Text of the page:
As people become tired it is important they keep going as this is the point of this step, to simulate the stress that conditions and fatigue create. This is allowing people to experience how they perform and how things start to change from ideal conditions to simulated stressful conditions.

Step three – the variety show

People that make it through the first two steps are doing well and should be encouraged. Step three is circuit training. Position two mentors about 50 to 100 feet apart in their kayaks and have the rollers loop around each mentor. As the rollers pass each mentor they must perform a different roll. This can be a different type of roll a different side for recovery or a different setup when they enter. This is now allowing the rollers to experience the impact not just on their go-to roll but to understand which of their other rolls continues to work reliably and which ones are now marginal when attempted with muscle fatigue and shortness of breath.

Mentor note: If the group is easily doing this or too relaxed then turn this into a hair and hounds race with each roller racing to get ahead and roll faster than the kayak in front of them. Who can lap who? This training requires commitment from the paddlers to engage, if they just want to relax and watch what is happening the training will not be creating the learning it is designed to do, you need people to push themselves, so set that expectation early.

Step four – ocean motion

By now the vast majority of people will have failed, it is unusual to have more than a handful of people that make it through the first three steps. The final step happens back in shallow water and requires several strong people. Position a mentor at each end of the kayak standing in chest high water. They then alternate pushing a pulling the kayak up and down to simulate a hobbyhorse motion in short step waves. The kayak bow or stern should be moving through at least a three feet range creating an aggressive motion. The mentor at the stern (out of site of the roller) randomly flips the kayak over without warning. The two mentors continue to oscillate the kayak aggressively. The roller then practices rolling in confused waters and motion where it is challenging to find the surface or understand the kayaks orientation. In addition, the mentors can simulate current by making it so the roller is unable to roll up on one side and has to switch sides after a failed attempt.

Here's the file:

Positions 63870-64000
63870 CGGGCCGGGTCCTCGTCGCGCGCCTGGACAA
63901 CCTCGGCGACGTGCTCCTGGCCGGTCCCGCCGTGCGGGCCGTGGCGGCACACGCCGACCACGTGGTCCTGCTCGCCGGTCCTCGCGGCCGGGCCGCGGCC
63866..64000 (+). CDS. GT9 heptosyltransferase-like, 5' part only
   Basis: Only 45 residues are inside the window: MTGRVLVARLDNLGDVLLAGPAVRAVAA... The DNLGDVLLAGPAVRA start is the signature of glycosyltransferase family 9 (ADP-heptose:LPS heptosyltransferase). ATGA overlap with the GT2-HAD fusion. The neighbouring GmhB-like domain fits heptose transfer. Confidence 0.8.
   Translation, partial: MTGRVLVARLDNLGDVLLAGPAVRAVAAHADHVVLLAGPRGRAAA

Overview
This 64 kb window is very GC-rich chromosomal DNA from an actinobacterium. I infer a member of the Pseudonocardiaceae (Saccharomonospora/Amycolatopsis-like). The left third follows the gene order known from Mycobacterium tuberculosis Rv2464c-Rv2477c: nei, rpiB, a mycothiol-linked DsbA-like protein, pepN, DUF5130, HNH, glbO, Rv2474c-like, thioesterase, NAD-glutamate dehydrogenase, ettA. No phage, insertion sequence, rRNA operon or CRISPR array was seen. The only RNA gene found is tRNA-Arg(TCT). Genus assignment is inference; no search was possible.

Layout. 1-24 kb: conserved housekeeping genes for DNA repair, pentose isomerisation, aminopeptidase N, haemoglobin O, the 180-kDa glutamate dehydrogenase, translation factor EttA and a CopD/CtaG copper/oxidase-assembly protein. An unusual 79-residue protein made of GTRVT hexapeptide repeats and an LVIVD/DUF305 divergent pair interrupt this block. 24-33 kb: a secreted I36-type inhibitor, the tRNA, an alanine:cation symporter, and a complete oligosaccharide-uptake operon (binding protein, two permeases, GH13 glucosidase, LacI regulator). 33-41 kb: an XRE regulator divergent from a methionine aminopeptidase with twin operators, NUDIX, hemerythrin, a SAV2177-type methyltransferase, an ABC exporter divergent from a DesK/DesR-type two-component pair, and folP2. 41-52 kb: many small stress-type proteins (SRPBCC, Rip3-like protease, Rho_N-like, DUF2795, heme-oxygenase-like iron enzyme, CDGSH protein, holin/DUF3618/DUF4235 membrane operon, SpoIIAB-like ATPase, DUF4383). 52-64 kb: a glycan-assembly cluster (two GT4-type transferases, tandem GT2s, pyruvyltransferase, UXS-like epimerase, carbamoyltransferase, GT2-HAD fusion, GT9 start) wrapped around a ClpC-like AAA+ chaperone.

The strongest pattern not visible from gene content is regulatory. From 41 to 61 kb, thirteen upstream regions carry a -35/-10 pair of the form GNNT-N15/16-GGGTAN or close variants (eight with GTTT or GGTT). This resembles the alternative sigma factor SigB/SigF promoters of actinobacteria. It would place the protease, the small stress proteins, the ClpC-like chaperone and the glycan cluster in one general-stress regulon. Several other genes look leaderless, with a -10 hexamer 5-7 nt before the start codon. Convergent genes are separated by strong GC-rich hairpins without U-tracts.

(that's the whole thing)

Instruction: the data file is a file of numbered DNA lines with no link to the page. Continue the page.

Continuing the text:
This step is a visual spectacle and it is great to have people come and support, encourage and celebrate with the roller as they “graduate” by surviving the maelstrom.



Bomb proofing is designed to tax and test people. It puts them through simulations that are designed to push them to the point of failure, without appropriate preparation and support this is potentially dangerous. As a mentor and as a roller participant it is important you are fully aware of the process and risks.

If you commit to the process it will improve your understanding of your own capabilities and allow you to improve the reliability of your rolling.

Using these four steps the bomb proofing session has become a mainstay at several traditional paddling events. Please feel free to adapt it and use it as a training technique at yours and let me know how you improve it – we are all learners.